What Do I Want From Life In Recovery?


Stop what you are doing. Take several deep, cleansing breaths. Ask yourself: “What do I want for my life?” Listen for the initial responses. You can even jot them down. Keep asking yourself, “What is beneath that? What is my heart’s deepest longing?” When you finally hear the response at the bottom of your soul, write it down. Keep it simple. Say it in one sentence: “I want….”

Then begin to meditate on the phrase that comes to you. Do not try to figure it out. Do not get caught in the mind’s resistances, the many reasons why that life is impossible. Do not waste time wondering what people will think. Do not try to figure out how that life can work practically. The soul is not practical. The soul simply wants what it wants. Life will dance with the soul to find a way.              ~ William Thiele


The above quote is from a blog post written by William Thiele, the founding Spiritual Director of the School for Contemplative Living here in New Orleans.  If the above resonates with you, I urge you to read William’s entire post.

Here is why the exercise William proposed resonated so much with me – When working with young adults, I encourage them to think long, hard, and broadly, about how they envision their ideal career.  We go back and forth over multiple sessions examining possibilities of how to have their deep passions meet the needs of the world.  But for myself, I have not thought that through deeply for my life beyond career.  At the age of 64, my standard response to the question posed by William “to have meaning” is not adequate.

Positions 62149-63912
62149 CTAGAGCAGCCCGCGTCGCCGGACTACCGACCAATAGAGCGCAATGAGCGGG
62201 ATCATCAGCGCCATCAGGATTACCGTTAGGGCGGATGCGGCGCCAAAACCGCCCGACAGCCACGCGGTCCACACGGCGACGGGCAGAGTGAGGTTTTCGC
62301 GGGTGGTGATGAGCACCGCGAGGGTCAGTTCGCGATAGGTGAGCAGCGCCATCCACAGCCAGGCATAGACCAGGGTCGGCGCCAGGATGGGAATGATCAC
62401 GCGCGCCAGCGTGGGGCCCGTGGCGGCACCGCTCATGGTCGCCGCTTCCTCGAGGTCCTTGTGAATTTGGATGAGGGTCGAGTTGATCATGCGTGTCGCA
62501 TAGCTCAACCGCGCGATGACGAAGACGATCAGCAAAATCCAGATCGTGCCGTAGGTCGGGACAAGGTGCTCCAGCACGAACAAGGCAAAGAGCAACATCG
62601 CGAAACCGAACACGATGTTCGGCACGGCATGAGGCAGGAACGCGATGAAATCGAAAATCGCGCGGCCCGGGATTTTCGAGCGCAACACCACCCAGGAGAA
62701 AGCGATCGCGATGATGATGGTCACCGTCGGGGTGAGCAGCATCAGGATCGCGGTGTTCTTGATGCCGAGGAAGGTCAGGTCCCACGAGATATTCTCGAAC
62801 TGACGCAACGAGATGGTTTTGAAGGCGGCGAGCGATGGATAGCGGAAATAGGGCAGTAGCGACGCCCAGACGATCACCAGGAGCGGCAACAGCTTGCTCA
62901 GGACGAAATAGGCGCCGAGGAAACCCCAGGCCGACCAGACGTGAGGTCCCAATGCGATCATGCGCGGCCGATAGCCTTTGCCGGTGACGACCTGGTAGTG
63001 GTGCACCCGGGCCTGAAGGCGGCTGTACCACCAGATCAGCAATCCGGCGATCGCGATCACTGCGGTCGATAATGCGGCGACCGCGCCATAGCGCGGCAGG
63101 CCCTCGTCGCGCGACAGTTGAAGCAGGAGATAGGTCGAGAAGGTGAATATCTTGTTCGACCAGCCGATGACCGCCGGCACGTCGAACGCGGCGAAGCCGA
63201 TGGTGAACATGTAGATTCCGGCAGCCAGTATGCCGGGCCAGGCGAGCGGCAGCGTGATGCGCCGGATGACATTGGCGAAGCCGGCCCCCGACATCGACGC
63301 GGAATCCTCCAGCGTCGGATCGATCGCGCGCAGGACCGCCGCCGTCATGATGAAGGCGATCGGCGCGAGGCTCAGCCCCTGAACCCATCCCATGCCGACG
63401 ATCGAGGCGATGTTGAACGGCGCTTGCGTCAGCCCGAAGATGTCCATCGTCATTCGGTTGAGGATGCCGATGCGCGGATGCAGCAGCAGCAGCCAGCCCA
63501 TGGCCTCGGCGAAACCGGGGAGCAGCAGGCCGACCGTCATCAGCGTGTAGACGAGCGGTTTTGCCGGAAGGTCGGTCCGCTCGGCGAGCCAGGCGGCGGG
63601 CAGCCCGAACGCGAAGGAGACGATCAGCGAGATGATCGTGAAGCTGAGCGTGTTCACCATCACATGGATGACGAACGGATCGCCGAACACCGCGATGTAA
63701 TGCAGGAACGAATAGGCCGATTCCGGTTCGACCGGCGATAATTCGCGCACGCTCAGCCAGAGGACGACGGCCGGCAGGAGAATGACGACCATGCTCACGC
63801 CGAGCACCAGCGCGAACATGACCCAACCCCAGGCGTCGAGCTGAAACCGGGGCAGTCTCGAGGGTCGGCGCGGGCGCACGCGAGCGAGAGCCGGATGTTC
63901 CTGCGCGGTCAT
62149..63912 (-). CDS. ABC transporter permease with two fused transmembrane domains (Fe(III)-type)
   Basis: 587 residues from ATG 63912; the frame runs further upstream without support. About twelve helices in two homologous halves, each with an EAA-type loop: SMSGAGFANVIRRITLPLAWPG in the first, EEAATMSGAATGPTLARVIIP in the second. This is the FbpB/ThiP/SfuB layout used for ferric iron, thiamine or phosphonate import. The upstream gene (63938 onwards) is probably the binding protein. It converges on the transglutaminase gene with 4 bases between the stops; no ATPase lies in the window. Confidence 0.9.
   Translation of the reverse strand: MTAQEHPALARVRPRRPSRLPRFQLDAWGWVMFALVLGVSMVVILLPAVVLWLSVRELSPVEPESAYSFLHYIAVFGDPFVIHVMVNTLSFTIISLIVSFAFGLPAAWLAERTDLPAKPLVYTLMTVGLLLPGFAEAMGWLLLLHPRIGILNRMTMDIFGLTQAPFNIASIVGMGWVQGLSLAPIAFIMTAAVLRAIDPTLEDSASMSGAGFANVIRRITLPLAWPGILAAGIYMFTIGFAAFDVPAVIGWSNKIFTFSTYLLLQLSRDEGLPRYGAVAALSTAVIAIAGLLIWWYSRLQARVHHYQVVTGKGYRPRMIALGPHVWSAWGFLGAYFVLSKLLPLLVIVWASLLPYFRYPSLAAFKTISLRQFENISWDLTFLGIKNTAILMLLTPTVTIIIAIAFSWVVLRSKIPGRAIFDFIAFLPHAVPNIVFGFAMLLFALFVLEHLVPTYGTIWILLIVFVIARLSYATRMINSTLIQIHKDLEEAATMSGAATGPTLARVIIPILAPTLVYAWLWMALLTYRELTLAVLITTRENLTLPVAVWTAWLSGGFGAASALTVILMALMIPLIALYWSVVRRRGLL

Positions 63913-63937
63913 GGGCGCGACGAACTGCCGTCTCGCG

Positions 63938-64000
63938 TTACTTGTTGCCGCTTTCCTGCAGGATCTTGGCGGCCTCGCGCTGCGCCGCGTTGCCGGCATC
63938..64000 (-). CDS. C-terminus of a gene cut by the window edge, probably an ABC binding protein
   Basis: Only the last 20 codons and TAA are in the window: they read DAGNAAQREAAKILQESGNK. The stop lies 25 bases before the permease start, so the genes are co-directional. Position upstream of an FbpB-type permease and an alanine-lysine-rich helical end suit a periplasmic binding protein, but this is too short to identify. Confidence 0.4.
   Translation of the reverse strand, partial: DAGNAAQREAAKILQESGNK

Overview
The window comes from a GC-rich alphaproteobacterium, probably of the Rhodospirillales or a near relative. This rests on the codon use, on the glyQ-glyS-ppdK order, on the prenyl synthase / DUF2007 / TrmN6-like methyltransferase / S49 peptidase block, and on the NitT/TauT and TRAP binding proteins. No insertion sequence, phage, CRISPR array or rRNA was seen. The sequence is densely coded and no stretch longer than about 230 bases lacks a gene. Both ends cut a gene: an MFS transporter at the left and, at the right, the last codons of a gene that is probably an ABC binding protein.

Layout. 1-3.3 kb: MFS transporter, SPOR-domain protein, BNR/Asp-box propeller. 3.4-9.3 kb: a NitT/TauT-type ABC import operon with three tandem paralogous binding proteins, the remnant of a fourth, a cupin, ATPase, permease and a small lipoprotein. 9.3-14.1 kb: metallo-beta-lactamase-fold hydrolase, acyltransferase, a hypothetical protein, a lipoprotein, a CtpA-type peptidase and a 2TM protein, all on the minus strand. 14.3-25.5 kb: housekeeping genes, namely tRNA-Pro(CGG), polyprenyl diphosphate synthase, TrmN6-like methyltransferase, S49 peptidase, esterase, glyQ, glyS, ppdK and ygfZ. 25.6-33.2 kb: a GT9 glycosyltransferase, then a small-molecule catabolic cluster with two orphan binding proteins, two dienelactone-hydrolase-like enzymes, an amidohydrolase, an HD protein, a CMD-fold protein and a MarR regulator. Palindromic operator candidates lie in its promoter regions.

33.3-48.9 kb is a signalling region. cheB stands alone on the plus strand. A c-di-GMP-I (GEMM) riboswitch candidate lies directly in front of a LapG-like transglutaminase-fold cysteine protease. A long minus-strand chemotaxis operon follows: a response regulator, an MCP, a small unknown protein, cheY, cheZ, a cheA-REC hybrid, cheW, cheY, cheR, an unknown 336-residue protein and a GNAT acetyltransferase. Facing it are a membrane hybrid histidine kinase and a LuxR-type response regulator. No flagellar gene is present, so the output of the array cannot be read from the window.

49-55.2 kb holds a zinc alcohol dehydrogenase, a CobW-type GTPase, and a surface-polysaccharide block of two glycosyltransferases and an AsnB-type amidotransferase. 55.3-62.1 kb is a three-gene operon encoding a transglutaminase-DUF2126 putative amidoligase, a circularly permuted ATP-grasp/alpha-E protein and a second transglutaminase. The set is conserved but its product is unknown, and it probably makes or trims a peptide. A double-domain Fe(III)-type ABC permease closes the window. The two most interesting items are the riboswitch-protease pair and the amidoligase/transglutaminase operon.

This question applies to my addiction recovery life too.  I have blogged before how the AA Promises have certainly come true in my life.  I recollect quite clearly laying in a detox bed on August 4, 1984 and only wanting to be a normally functioning member of society.  Since that time I received so much more.

But today in retirement, I find that I can replace my freedom from all those dreaded meetings and reports of my work life with a myriad of other tasks and projects that divert and frustrate me – and I wonder how I got into this or that commitment that does not really feed what I seek in life.

Here are some cases in point:

  • This morning I overheard someone of about my age who recently spent a couple of weeks in intensive care, now in full recovery, comment how for years he kept an Atlas under his bed and would take it out and dream of places he and his wife could go.  He noted it was now time to stop dreaming but doing.
  • My wife and I have had dreams, many that we have lived into and made real.  Yet we realize the continued need to be very intentional about how we spend our most precious commodity, time, as we live into the future.
  • Today in the U.S., there is a pressing need for action on a very broad range of social, political, and economic needs.  Where can my skills and passions be best used?
  • Living into my Christian values and responsibilities of justice for all of God’s creation certainly can take me down many paths.

And the list goes on.  I commit in the coming months to follow William’s exercise, to think mindfully and meditate on the phrase or thought that arises, and be willing to live into what comes forward when asking “What do I want for my life?”

What does all this have to do with recovery? Had I not started down a recovery road over 30 years ago, I would not be asking myself these questions today.  I fully suspect I would be dead.  If still living I would be in such deep throes of my alcoholism that such life affirming questions would be the furthest thing from my mind.

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